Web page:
From Self-Help Housing to Sustainable Settlement: Capitalist Development and Urban Plkanning in Lusaka, Zambia

By Kerr, Derek | Capital & Class, Summer 1998 | Go to article overview

From Self-Help Housing to Sustainable Settlement: Capitalist Development and Urban Plkanning in Lusaka, Zambia


Kerr, Derek, Capital & Class


From Self-Help Housing to Sustainable Settlement: Capitalist Development and Urban Plkanning in Lusaka, Zambia Avebury, Aldershot, 1997, pp.377. ISBN 1-85972-425-6 (hbk)49.95 The major thrust of self-help housing began in the late 1950s and early 1960s with the crisis of urban development in the so-called Third World. State aided self-help housing then received substantial promotion in the early 1970s through the engagement of the World Bank which has since remained the largest financing agency in this sector. These developments have given rise to a considerable literature on, and debates over, the practice, merits and limits of selfhelp housing. The above book by John Tait offers a stimulating contribution in this respect through a critique of the literature and by providing an interesting case study of urbanisation in Zambia. In his analysis of self-help housing Tait `proposes a concept that revives and retains the analytical merits of an approach critical of capitalist development, but reconceives it as an instrument for appropriate planning' (p.xv). This 'concept' could be considered as marking a potential limit to Tait's analysis. That is, it suggests that he wishes to draw upon the critique of capitalism in order to derive planning tools that will address its worst excesses while preserving its capitalist form. The implications of this 'limit' appear from time to time throughout the book.

Chapter 1 outlines the self-help housing debate. According to the publications of Turner and his followers in the 1960s and '70s (which were influential in establishing the World Bank's policy stance), the selfhelp discussion was very much oriented to the pure material and physical aspects of squatter housing and slum-settlements. For them, self help was seen as a vital part of a new spontaneous, self-determined, neighbourhood based and non-anonymous ways of living. This conceptualisation was challenged by writers such as Pradilla who analysed self-help housing in terms of Marx's theory of labour-power reproduction. While Tait is sympathetic to the latter approach, he argues (in chapter 2) that the notion of the reproduction of labour-power is inappropriate in third world countries because of the growing importance of the informal sector which exists alongside of, and is exploited by, capitalism. Self-help housing becomes an informal means of delivery of land, property and infrastructure as well as providing the socio-spatial environment required for the function of informal sector activities. Tait continues his critique of the literature in chapter 3 for its failure `to analyse Third World urbanisation in terms of its contradictory tendencies and dysfunctions pertaining to the territorial formation of peripheral capitalism' (p.54). By this he means that capitalist penetration of Third World societies remains a highly uneven and selective process. In particular it has distorted the rural/urban demographic balance leading to an urbanisation pattern disjunctive from the capacity of the urban economy to absorb all its population into wage work and urban provision systems.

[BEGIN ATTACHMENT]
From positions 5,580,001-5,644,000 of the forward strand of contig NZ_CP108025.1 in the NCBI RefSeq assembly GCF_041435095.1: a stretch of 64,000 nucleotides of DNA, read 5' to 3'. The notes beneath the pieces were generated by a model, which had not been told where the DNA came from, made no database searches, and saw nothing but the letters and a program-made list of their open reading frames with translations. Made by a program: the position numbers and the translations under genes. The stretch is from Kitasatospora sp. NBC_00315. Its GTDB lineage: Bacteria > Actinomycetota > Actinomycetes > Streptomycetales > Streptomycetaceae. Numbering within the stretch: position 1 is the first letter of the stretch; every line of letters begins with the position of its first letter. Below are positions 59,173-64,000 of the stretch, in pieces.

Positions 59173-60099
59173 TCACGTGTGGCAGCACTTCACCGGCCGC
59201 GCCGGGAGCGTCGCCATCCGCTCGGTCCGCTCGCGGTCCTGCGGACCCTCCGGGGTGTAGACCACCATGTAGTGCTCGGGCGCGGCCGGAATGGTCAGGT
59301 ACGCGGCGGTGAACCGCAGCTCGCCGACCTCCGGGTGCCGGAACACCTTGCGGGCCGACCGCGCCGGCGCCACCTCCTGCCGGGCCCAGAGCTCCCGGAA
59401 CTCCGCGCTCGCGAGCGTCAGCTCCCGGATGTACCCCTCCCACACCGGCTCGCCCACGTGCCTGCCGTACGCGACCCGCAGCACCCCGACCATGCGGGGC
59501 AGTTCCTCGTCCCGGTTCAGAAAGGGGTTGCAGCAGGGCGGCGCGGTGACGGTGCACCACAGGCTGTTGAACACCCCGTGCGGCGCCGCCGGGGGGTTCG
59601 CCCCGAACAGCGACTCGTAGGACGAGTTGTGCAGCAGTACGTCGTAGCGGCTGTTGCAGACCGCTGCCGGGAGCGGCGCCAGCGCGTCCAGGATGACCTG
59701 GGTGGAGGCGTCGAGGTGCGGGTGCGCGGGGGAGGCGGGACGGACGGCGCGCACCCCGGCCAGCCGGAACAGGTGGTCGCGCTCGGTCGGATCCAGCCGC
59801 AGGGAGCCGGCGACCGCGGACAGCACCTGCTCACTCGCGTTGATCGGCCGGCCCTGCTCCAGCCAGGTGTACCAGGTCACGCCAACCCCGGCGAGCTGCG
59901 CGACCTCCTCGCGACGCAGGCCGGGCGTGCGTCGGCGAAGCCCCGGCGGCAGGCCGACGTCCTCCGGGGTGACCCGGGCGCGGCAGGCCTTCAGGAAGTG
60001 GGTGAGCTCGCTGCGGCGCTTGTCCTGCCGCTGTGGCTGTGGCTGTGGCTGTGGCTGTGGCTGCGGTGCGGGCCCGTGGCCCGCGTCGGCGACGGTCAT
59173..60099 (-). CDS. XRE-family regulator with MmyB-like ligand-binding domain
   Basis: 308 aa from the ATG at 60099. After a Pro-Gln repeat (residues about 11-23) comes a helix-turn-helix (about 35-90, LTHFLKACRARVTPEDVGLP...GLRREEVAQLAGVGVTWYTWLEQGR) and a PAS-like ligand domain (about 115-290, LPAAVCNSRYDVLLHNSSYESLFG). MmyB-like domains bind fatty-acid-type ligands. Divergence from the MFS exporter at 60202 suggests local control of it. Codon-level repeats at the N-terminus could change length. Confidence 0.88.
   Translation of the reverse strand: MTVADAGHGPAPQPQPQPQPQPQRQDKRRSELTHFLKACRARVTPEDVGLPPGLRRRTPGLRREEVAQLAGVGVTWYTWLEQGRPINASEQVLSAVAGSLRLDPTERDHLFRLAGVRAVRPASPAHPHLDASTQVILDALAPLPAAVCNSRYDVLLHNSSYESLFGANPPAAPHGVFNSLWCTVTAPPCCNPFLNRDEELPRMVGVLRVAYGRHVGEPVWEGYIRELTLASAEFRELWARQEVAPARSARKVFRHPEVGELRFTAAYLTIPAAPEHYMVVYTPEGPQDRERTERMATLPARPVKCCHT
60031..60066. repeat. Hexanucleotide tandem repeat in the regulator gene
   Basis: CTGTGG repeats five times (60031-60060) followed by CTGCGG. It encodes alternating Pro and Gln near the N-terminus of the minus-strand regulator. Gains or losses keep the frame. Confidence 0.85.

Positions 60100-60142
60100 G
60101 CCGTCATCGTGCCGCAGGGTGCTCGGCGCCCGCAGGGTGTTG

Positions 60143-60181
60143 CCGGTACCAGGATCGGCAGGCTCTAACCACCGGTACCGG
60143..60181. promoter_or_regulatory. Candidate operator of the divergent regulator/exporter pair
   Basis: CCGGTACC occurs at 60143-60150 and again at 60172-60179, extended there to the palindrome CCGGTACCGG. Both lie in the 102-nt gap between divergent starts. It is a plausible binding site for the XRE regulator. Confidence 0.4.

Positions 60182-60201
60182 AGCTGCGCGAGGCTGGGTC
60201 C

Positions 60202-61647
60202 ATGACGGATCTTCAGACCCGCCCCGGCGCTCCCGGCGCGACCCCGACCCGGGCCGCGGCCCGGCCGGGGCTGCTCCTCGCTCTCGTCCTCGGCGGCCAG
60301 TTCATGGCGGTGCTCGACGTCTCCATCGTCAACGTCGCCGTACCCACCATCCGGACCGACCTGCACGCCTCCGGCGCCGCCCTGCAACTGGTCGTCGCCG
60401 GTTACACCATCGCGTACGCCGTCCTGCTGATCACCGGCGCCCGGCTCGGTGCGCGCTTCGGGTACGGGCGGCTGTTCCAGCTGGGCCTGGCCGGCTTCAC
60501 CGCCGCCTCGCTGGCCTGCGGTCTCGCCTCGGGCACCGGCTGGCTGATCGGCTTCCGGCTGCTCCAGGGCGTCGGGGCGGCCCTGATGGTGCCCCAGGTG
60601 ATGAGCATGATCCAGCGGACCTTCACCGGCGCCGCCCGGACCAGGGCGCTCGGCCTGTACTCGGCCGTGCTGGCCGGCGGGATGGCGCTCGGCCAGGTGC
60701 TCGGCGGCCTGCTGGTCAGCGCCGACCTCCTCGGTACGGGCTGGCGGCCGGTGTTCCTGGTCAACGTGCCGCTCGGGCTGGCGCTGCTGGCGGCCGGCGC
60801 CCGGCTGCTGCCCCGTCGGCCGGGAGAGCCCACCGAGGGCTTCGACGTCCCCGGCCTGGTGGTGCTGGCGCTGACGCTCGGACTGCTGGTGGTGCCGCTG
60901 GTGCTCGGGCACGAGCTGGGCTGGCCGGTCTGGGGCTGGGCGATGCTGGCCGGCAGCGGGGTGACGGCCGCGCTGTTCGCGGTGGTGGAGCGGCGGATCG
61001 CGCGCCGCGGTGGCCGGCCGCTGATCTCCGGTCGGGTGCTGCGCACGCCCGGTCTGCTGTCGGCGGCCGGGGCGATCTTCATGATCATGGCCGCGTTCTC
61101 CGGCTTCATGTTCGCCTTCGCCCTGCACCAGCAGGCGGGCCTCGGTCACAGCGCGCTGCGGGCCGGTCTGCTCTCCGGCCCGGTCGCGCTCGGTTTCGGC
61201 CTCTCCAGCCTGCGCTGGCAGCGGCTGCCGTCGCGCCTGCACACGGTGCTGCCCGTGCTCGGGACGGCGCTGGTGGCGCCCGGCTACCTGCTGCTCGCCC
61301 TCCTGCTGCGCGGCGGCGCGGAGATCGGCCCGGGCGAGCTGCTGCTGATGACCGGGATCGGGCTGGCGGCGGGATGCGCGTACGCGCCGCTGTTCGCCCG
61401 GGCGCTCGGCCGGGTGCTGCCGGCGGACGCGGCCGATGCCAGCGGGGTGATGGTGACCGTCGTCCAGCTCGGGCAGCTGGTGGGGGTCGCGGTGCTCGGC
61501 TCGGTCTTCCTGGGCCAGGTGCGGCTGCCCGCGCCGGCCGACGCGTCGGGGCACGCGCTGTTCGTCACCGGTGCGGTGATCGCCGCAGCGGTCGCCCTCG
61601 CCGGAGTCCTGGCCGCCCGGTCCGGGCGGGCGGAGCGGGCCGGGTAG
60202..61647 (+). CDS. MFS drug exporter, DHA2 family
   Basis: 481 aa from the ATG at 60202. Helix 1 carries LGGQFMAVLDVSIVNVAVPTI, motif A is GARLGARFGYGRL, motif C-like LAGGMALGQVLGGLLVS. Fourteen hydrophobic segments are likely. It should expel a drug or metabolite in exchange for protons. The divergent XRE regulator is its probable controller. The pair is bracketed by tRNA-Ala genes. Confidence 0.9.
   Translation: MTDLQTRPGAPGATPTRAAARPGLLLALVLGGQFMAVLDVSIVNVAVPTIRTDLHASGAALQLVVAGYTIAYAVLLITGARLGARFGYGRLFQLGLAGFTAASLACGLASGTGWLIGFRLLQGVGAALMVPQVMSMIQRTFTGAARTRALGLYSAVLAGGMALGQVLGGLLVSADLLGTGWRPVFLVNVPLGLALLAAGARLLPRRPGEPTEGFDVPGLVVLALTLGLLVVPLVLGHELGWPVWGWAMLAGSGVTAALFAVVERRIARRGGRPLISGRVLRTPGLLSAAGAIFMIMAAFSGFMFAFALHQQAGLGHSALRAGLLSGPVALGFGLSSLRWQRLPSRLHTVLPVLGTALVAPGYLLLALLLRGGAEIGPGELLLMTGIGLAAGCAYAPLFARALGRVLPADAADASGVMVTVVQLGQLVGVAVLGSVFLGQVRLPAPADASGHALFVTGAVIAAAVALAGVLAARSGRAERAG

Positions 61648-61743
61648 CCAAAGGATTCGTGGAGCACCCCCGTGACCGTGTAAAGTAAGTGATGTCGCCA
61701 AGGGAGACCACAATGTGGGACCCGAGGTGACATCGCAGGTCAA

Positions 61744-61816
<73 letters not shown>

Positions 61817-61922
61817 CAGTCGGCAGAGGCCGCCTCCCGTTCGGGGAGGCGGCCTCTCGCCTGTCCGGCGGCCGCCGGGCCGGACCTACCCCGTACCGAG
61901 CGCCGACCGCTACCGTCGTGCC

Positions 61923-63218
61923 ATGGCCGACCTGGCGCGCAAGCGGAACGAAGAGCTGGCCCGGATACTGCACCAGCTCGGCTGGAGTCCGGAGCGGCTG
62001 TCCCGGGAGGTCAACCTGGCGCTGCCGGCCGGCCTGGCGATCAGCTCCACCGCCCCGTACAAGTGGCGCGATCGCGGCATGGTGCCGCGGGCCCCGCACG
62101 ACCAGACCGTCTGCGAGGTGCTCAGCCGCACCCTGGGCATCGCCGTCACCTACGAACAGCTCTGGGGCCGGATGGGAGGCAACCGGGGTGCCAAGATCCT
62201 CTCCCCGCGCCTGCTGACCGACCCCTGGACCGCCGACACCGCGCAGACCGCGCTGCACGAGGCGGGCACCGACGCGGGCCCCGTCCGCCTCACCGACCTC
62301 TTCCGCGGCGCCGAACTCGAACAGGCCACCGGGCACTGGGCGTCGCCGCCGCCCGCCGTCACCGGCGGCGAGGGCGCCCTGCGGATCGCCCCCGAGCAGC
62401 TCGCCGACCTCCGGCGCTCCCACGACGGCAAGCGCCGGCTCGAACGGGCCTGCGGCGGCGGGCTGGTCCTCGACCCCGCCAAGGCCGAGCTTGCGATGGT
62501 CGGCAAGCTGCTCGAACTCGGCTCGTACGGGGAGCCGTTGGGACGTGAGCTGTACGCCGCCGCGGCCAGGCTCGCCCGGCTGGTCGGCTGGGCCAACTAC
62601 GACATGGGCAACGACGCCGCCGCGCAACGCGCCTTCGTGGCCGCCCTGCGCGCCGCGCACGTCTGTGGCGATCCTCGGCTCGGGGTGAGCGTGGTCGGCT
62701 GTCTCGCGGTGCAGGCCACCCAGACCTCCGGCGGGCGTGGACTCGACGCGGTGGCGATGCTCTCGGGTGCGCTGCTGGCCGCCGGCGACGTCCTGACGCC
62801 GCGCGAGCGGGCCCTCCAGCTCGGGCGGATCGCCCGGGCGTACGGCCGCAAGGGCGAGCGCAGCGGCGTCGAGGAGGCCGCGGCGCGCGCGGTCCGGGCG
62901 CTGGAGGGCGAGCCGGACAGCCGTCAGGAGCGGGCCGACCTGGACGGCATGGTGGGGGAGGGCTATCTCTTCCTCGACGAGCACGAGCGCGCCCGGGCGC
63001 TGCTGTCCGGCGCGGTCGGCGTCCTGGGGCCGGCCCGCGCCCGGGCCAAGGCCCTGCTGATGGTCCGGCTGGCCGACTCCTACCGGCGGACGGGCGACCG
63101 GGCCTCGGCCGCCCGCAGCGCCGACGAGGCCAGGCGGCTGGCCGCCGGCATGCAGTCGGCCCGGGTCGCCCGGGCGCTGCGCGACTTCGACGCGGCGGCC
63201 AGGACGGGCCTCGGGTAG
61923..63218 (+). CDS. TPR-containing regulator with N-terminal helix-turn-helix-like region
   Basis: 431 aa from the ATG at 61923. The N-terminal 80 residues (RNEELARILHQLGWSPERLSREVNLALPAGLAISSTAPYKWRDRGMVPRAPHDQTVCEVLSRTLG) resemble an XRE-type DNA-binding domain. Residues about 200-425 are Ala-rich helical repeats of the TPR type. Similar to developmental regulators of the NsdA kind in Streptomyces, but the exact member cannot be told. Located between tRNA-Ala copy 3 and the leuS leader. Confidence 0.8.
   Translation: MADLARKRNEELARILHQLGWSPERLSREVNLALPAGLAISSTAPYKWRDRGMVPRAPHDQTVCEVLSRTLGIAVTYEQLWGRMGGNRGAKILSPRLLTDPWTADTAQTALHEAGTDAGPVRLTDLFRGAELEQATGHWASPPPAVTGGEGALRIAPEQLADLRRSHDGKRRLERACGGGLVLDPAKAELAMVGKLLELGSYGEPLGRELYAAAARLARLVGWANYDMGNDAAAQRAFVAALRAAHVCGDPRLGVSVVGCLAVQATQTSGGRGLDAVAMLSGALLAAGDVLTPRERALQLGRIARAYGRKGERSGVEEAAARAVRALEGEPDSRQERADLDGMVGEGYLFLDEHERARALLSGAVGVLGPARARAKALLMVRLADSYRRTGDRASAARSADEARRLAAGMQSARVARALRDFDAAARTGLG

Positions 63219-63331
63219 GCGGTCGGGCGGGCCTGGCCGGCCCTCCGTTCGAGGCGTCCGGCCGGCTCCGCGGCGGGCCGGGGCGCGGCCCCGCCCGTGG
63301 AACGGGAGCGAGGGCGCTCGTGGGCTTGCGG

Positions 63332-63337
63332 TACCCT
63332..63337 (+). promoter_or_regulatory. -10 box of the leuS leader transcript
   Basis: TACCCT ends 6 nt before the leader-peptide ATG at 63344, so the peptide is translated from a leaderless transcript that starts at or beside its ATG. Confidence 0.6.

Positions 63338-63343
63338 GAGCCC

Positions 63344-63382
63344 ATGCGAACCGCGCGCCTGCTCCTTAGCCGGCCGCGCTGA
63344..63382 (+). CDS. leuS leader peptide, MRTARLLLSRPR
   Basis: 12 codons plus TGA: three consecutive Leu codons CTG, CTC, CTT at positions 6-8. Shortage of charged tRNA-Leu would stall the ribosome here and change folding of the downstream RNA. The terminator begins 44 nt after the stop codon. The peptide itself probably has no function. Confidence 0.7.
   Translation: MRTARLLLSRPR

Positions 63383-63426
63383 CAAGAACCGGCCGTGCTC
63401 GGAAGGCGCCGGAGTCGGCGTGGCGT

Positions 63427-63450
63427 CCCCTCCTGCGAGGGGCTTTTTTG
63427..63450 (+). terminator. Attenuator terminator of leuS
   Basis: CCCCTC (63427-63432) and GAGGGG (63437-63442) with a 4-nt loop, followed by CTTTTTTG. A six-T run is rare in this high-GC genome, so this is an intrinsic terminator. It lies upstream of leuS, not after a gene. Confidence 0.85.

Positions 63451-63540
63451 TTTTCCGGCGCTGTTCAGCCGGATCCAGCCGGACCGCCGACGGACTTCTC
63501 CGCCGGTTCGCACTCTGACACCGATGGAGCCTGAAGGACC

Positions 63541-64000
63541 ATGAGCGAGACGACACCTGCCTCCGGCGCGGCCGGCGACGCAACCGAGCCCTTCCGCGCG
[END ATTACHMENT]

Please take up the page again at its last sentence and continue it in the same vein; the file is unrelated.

Chapter 4 is devoted to reincorporating these conclusions into what Tait believes to be a more adequate framework of the political economy of housing. This framework recognises the importance of the informal sector and defines it in terms of petty commodity production. In its newly proposed peripheral form it appears not only as a sphere of production but also as a relation of production sustained by collective workers who are part of a household reproductive unit that maintains specific forms of redistribution among its members. Tait also argues that this relationship is actively reproduced within the capitalist peripheral growth model and is dependent on the provision of self-help housing. Here the limits of Tait's approach come to light as he suggests that an appropriate understanding of contemporary capitalist development can be used to justify self-help housing for the low-income groups. …

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